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Reflections of Old

In Greece, March to Athens on 19 April 2012 at 13:04
March to Athens
Day 164-XC, Δελφοί.

Representation of a Greek tragedy in the theatre of Delphi, 1930

Delphi, April 19

Dear people,

The modern town of Delphi consists of three parallel streets along the mountain. In general, one is for hotels, one is for restaurants, and one is for souvenir shops. On the edge of town there is the archeological area with parking space for touring buses.

When we arrived yesterday evening, the mayor brought us lunch and assured us that the march could visit the old ruins for free. It was the least. We merited it.

On the square of modern Delphi, this morning

Everyone agreed yesterday evening that the ascent was worth it. The topographical position of Delphi is “magnifique”.

Of old there used to be a shrine dedicated to Mother Earth on this site. Later on, the town became holy to Apollo, and Delphi came to host his most important sanctuary, the oracle.

One of the things that remained from the archaic cult was the link to the earth. On the place of Apollo’s temple there was said to be a deep crepice. Toxic vapours walmed up from it. If you sniffed them you could go into a wild trance, you would hear the voice of the god.

Only one person was allowed to expose herself to these vapours. Pythia, the priestess of Apollo.

The temple of Apollo, home of the oracle

She would do so whenever a traveller sought the advice of the god, and she would give his answer in the form of a completely incomprehensible ramble. The male priests of Apollo would translate this into more or less coherent language.

Usually the answer was cryptic and often ambiguous. This way it almost always fitted with what happened afterwards. And so the oracle reaped great fame of wisdom. People flocked from all over Greece and beyond to interrogate the Pythia. It became business, because without offerings the god wouldn’t answer.

In her darkest hour, when freedom loving Greece was about to be enslaved by the greatest empire the world had ever seen, an empire that had assimilated the peoples of the East and of Egypt under the single scepter of Xerxes, king of kings, the Delphians themselves interrogated their oracle. They wanted to know if there was any way to avoid doom and defeat the Persians.

The answer of the oracle was unambiguous this time. She told the Delphians to ‘pray to the winds’ and to have faith in the ‘wooden walls of Athens’.

The Persians were invincible on land. They were defeated at sea near Salamis, thanks to the Athenians and their wooden navy.

Comrade Mary and the theatre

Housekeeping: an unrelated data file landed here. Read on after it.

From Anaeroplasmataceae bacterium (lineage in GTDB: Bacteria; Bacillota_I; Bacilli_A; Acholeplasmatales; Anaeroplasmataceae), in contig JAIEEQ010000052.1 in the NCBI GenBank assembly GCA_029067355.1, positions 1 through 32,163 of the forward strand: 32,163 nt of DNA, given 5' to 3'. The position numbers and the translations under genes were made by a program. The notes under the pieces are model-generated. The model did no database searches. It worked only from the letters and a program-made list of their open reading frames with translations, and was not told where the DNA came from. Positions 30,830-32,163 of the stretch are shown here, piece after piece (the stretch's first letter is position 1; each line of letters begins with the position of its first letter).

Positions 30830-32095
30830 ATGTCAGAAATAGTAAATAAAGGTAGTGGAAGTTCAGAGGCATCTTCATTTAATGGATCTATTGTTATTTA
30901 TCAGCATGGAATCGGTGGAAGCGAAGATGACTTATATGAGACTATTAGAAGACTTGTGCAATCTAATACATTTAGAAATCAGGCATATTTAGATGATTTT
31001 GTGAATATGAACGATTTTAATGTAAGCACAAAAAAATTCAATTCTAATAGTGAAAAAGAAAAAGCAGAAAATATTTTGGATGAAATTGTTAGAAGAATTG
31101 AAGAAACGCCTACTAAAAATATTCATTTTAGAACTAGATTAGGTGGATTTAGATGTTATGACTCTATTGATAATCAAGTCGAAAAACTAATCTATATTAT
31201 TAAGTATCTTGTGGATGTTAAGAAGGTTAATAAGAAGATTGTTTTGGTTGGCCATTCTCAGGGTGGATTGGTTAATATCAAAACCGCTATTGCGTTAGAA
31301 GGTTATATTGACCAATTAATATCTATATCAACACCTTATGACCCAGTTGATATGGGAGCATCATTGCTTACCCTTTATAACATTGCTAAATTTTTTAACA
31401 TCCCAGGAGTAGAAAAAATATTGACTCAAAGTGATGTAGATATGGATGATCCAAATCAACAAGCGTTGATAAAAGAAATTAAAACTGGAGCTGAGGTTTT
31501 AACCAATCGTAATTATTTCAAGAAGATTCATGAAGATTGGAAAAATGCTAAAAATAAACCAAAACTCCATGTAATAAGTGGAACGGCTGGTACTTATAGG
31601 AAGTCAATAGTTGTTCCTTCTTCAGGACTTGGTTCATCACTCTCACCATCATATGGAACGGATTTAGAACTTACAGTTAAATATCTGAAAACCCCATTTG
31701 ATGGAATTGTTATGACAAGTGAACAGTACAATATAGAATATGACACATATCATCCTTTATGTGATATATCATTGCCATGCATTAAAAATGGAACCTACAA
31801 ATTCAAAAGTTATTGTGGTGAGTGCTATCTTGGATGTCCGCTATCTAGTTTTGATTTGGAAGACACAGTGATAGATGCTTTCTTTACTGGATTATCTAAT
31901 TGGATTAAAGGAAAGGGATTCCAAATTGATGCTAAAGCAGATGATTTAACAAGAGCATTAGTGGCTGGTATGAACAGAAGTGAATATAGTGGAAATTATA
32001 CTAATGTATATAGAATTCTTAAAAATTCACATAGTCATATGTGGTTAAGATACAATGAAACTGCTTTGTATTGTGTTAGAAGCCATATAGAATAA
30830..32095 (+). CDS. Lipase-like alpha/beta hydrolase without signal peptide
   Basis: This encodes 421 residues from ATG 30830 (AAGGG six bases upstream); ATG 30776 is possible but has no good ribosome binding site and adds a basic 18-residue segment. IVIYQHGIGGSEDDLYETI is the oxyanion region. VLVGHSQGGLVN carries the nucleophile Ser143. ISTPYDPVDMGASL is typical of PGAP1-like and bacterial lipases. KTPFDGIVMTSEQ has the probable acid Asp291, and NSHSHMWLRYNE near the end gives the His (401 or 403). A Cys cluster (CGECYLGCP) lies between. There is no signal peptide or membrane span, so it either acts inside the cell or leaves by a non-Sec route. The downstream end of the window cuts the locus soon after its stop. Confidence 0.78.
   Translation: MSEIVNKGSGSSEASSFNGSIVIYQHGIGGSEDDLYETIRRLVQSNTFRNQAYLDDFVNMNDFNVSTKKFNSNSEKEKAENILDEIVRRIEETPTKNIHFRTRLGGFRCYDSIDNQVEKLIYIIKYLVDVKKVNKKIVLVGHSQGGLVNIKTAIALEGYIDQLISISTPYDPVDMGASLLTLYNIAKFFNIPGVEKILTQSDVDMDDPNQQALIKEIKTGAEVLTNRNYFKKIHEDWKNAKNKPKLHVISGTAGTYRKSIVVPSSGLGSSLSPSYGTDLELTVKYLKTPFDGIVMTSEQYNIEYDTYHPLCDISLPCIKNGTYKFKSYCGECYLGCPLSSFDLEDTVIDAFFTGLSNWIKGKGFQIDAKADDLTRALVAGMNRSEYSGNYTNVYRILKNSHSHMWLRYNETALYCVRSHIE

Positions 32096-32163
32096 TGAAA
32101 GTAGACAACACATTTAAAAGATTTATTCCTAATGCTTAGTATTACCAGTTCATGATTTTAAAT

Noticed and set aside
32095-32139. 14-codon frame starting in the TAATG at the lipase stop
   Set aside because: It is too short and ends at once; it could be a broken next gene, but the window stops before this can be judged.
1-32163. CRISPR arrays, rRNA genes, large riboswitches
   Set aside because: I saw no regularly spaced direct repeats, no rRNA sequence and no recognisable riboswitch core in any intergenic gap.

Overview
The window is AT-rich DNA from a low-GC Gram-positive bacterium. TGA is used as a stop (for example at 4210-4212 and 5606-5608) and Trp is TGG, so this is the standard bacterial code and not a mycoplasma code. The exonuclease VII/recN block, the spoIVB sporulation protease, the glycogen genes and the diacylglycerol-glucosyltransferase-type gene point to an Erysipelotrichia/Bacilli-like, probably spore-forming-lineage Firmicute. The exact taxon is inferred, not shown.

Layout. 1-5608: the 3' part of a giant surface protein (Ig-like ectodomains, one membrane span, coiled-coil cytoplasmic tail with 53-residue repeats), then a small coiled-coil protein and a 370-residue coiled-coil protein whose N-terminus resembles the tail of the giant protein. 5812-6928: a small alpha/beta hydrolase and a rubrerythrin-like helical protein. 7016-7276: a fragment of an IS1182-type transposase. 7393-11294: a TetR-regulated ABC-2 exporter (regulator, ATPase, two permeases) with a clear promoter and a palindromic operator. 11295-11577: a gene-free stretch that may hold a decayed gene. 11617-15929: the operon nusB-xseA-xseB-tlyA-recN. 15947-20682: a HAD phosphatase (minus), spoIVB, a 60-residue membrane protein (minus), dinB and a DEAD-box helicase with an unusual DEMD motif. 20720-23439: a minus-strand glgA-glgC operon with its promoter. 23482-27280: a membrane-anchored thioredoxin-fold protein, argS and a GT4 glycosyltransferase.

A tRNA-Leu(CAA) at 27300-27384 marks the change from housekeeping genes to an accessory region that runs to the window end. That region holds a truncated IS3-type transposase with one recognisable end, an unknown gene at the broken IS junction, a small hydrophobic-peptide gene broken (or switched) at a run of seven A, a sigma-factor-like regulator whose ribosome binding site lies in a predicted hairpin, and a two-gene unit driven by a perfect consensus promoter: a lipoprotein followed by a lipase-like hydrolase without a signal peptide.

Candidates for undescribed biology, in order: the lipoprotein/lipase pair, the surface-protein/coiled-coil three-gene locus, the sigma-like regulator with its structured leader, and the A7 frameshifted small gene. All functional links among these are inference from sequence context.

In the morning of April 19 the March to Athens enters old Delphi. The town is exposed to the east, to the mountains. From early one, hordes of mainly middle aged and elderly tourists walk the paths between the ruins, taking photos. There is no spirit here, like in the theatre of Stratos, just old rocks.

Most of the remainders are from the Roman period, with a few cosmetic reconstructions. For me, having all the big belly tourists around it’s hard to imagine what this town was like. But still I try.

I reconstruct the roads and the buildings. I’ve seen this image before. There are mainly hotels, taverns, souvenir shops and restaurants. Near the entrance there are the banks of Athens, of Corinth and of other important towns.

I see Delphi in the last stage of its decline. It has become a luxury holiday resort. The banks used to be little sanctuaries where the citizens from those towns left their offerings. In later times they turned into pawn shops.

A lot of money must have gone around here in Delphi. Under the Romans people came here mainly to enjoy themselves, to visit the theater, to watch a game in the stadium, to buy their souvenirs and to go out to dinner or to a brothel.

The end came with emperor Theodosius.

Known as ‘the great’ by christians, Theodosius was the man who liquidated the symbols of classical antiquity once the old faith had lost its meaning and christianity had come to be the only officially allowed religion of the empire.

Theodosius had closed the Great Library of Alexandria. He had extinguished the eternal flame in the Temple of Vesta on the Roman forum, he had ordered the panhellenic games at Olympia to cease.

When he came to Delphi in 393 AD to put an end to the cult, the oracle spoke for one last time.

“Tell the king the fair wrought house has fallen. No shelter has Apollo, nor sacred laurel leaves. The fountains are now silent, the voice is stilled. It is finished.”

Classical Antiquity. Do not touch.

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